private static async Task<Asset> CreateOutputAssetAsync(IAzureMediaServicesClient client, string resourceGroupName, string accountName, string assetName)
    // Check if an Asset already exists
    Asset outputAsset = await client.Assets.GetAsync(resourceGroupName, accountName, assetName);
    Asset asset = new Asset();
    string outputAssetName = assetName;

    if (outputAsset != null)
        // Name collision! In order to get the sample to work, let's just go ahead and create a unique asset name
        // Note that the returned Asset can have a different name than the one specified as an input parameter.
        // You may want to update this part to throw an Exception instead, and handle name collisions differently.
        string uniqueness = $"-{Guid.NewGuid().ToString("N")}";
        outputAssetName += uniqueness;

        Console.WriteLine("Warning – found an existing Asset with name = " + assetName);
        Console.WriteLine("Creating an Asset with this name instead: " + outputAssetName);

    return await client.Assets.CreateOrUpdateAsync(resourceGroupName, accountName, outputAssetName, asset);

Create a transform and a job that analyzes videos

When encoding or processing content in Media Services, it's a common pattern to set up the encoding settings as a recipe. You would then submit a Job to apply that recipe to a video. By submitting new Jobs for each new video, you're applying that recipe to all the videos in your library. A recipe in Media Services is called a Transform. For more information, see Transforms and jobs. The sample described in this tutorial defines a recipe that analyzes the specified video.


When creating a new Transform instance, you need to specify what you want it to produce as an output. TransformOutput is a required parameter. Each TransformOutput contains a Preset. Preset describes step-by-step instructions of video and/or audio processing operations that are to be used to generate the desired TransformOutput. In this example, the VideoAnalyzerPreset preset is used and the language ("en-US") is passed to its constructor (new VideoAnalyzerPreset("en-US")). This preset enables you to extract multiple audio and video insights from a video. You can use the AudioAnalyzerPreset preset if you need to extract multiple audio insights from a video.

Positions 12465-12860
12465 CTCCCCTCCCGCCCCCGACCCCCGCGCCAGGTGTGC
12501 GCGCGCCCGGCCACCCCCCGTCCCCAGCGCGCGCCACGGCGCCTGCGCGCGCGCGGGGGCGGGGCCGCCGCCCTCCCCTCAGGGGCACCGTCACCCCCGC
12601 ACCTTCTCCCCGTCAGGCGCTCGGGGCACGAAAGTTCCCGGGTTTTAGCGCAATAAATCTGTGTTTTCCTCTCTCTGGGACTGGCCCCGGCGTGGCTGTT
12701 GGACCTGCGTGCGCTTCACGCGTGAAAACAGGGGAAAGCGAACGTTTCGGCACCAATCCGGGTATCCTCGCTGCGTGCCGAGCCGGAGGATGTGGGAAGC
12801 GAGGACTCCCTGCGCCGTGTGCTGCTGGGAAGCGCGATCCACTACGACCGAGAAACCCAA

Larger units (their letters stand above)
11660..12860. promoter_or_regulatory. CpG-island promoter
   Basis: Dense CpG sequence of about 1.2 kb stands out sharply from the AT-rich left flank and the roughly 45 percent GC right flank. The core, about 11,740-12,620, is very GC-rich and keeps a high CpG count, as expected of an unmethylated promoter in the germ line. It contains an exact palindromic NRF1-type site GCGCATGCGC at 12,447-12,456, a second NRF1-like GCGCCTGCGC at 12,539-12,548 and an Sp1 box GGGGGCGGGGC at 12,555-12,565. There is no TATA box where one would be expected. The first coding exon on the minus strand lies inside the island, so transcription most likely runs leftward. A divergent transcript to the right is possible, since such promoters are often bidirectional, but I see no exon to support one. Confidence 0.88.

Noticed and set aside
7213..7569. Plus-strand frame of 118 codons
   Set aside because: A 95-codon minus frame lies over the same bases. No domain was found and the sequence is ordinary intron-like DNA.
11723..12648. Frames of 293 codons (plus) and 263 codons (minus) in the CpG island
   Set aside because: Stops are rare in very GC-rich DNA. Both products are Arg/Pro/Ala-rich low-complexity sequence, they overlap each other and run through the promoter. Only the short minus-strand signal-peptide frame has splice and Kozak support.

When creating a Transform, check first if one already exists using the Get method, as shown in the code that follows. In Media Services v3, Get methods on entities return null if the entity doesn’t exist (a case-insensitive check on the name).

private static async Task<Transform> GetOrCreateTransformAsync(IAzureMediaServicesClient client,
    string resourceGroupName,
    string accountName,
    string transformName,
    Preset preset)
    // Does a Transform already exist with the desired name? Assume that an existing Transform with the desired name
    // also uses the same recipe or Preset for processing content.
    Transform transform = await client.Transforms.GetAsync(resourceGroupName, accountName, transformName);

    if (transform == null)
        // Start by defining the desired outputs.
        TransformOutput[] outputs = new TransformOutput[]
            new TransformOutput(preset),

        // Create the Transform with the output defined above
        transform = await client.Transforms.CreateOrUpdateAsync(resourceGroupName, accountName, transformName, outputs);

    return transform;